London Heathrow airport recently joined the list of airports having full-body X-ray scanners even though privacy concerns have been raised against them by campaigners of civil liberties. Currently many airports in US have this sophisticated security device. The trials at the Heathrow will use two different technologies that see through passengers' clothing. One trial will involve "backscatter" technology, which exposes travelers to low-level X-rays. The second type of machine uses a "millimeter wave" system, which bounces radio waves off the human body to form a 3D image of the passenger.

From: dated January 26, 2010

Iraq littered with high levels of nuclear and dioxins contamination

A joint official study by the environment, health and science ministries of Iraq found 42 sites across the country that were contaminated with high levels of ionizing radiation and dioxins - leftovers of the first Gulf war. Najaf, Basra and Falluja - Iraq's largest towns and cities - account for 25% of the contaminated sites. Incidentally these were the areas from where increased rates of cancer and birth defects over the past five years have been reported. A government official said, high levels of dioxins on agricultural lands in southern Iraq, in particular, were increasingly thought to be a key factor in a general decline in the health of people living in the poorest parts of the country.

Ten of these sites have been classified by Iraq's nuclear decommissioning body as having high levels of radiation, which included the sites of three former nuclear reactors at the Tuwaitha facility, as well as former research centers around the capital that were either bombed or dismantled between the two Gulf wars.

From: dated January 22, 2010

Integrating the Healthcare Enterprise - Radiation Oncology (IHE-RO)

IHE-RO was established in 2004, as a domain of the larger "Integrating the Healthcare Enterprise" (IHE) program, an initiative created by healthcare professionals and industry to improve the way computer systems in healthcare share information.

Recently ten companies participated in an ASTRO-hosted Connectathon event held at Fairfax, VA, to test the integration of their equipment and prove they can meet interconnectivity standards and operate with each other. According to the participants, the event was getting more difficult, albeit in a good way. The participating companies must demonstrate, for each aspect of their products being tested, three successful interactions with complementary systems to pass the event. Once passed, they release an integration statement to show potential customers that their equipment has been tested for compatibility with other vendors' equipment. More and more centers are insisting that vendors must show proof that they have passed an IHE-RO Connectathon before their products can be considered for purchase.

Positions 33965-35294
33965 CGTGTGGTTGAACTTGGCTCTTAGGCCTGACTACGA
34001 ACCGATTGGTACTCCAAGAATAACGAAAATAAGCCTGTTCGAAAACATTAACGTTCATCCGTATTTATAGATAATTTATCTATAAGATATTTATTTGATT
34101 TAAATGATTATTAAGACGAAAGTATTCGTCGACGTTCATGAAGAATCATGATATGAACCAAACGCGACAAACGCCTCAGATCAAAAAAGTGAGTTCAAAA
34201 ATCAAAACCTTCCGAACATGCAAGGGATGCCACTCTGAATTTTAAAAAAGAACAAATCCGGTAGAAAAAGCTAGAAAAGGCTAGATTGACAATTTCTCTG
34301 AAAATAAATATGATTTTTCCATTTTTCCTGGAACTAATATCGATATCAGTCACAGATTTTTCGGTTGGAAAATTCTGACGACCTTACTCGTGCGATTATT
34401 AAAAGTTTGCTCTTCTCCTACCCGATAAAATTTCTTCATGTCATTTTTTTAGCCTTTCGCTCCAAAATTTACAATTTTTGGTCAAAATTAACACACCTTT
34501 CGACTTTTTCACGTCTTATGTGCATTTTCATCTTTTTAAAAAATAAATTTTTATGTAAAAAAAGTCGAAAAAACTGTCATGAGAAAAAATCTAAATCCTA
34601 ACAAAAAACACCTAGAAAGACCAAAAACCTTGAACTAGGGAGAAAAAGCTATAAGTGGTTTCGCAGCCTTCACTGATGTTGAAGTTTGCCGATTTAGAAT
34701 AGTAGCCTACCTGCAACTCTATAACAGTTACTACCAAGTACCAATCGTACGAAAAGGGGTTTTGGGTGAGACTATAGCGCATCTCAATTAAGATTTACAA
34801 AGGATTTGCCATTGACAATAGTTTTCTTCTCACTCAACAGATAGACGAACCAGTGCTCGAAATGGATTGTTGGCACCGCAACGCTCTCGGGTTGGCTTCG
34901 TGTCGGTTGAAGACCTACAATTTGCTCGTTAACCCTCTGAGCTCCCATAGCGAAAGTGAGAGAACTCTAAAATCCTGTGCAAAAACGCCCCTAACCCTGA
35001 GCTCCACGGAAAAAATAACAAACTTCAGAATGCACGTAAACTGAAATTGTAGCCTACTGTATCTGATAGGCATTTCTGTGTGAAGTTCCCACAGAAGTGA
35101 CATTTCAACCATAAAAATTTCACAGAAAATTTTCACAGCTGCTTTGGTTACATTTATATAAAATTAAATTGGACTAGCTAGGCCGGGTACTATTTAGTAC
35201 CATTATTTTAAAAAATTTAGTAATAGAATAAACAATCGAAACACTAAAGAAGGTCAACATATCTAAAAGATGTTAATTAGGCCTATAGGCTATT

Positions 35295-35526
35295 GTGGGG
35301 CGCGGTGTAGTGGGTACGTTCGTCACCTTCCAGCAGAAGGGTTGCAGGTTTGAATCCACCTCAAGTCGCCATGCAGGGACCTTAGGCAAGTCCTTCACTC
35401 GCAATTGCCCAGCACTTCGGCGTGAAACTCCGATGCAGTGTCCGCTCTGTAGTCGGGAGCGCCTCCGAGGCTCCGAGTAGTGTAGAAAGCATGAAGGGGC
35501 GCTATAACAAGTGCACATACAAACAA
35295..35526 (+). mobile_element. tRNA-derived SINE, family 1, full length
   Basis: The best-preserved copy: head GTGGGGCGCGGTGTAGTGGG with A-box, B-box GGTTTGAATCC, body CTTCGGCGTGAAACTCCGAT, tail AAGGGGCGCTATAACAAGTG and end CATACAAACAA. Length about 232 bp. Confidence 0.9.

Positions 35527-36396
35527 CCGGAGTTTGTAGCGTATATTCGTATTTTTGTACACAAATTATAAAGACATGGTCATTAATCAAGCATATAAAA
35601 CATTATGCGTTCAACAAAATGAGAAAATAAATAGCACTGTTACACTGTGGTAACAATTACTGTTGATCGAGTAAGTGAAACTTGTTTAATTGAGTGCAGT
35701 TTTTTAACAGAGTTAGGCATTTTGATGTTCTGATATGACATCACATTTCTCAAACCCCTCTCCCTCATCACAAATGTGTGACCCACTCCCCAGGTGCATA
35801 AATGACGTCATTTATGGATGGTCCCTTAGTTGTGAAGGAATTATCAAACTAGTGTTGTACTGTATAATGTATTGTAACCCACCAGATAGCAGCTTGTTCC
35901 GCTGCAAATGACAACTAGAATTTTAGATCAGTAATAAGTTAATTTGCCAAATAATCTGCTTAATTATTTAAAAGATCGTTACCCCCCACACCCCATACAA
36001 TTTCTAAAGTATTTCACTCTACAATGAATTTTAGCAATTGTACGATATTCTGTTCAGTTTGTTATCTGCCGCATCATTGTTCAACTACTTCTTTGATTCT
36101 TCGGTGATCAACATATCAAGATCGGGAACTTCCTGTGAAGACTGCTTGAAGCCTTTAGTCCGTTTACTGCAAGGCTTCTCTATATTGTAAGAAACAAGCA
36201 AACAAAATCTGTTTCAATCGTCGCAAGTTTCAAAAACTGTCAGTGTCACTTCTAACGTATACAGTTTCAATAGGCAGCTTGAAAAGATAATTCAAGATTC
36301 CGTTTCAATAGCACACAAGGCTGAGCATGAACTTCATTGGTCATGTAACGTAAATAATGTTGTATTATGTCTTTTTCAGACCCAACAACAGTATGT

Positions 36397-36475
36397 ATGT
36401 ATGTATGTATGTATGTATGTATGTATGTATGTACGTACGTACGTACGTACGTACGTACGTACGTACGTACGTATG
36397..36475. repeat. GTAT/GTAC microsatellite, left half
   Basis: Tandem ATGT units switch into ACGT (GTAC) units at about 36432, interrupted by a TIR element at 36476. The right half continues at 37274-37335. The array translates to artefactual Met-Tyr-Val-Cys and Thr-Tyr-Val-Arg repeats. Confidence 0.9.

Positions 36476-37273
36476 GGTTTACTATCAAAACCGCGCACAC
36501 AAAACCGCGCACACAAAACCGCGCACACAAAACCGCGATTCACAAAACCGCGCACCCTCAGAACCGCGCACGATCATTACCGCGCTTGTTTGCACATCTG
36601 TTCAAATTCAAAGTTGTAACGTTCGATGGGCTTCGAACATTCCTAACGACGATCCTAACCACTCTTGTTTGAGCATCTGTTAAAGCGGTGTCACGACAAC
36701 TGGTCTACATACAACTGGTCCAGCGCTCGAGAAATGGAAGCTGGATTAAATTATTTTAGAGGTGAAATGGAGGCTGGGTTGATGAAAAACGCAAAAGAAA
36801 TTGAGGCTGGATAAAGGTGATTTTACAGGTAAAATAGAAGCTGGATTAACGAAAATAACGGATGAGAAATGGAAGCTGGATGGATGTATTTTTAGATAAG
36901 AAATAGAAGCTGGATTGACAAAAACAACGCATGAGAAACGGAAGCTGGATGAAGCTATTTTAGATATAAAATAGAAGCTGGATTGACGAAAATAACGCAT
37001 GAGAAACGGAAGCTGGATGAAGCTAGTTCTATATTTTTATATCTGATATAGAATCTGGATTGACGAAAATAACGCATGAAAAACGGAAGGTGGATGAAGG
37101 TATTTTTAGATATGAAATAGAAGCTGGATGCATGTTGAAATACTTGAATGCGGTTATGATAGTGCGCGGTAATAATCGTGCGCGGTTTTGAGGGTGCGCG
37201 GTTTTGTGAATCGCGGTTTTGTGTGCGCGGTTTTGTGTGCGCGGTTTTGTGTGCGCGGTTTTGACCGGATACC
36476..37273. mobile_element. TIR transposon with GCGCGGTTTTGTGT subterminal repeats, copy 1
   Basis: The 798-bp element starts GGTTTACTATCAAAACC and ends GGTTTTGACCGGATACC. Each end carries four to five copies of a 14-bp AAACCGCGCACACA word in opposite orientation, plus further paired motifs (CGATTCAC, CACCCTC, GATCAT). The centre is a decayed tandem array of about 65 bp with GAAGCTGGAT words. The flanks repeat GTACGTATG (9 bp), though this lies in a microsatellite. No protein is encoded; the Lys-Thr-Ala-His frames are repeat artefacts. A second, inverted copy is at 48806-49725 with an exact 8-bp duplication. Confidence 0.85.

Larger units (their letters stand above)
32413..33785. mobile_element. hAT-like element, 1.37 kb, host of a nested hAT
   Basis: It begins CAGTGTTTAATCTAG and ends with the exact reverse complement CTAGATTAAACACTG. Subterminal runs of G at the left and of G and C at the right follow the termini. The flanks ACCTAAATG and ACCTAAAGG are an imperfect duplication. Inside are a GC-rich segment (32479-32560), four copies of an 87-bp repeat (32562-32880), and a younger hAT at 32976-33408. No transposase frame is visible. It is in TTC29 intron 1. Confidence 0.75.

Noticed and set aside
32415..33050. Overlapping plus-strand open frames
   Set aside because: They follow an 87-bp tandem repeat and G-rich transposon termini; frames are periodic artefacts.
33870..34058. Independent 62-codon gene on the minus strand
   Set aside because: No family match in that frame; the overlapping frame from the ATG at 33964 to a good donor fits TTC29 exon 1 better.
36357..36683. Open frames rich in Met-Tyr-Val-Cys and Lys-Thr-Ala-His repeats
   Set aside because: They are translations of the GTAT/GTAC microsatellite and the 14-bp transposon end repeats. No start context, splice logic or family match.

From: ASTRO News dated December 30, 2009

Silicon technology to enable clearest X-ray view of violent space

A European Space Agency (ESA)-led effort is all set to use silicon technology to enable astronomy's clearest X-ray view yet of the most violent regions of space. Observing the sky in X-rays reveals a violent universe of exploding stars, black holes and incandescent gas clouds. With temperatures of millions of degrees, such high-energy objects shine at X-ray wavelengths but not in visible light. However, an X-ray telescope is much different and technologically more demanding than its optical counterpart. The ESA is focusing on silicon pore optics, based around commercial silicon wafers, in the design of X-ray space observatory.

From: dated December 22, 2009

Studies spotlight high CT radiation dose

Two studies appearing in December 2009 issue of the Archives of Internal Medicine revealed higher-than-expected radiation dose in clinical CT studies, mainly in abdominal and pelvic scans, and projected increased lifetime potential cancer risks. An estimated 72 million CT scans were performed in 2007 alone in the United States. At a minimum, the U.S.-funded studies suggest that dose-reduction efforts have not spread widely enough across the U.S. Another important finding was that the radiation doses varied significantly between different types of CT studies and within the same types of CT studies, both within and across institutions.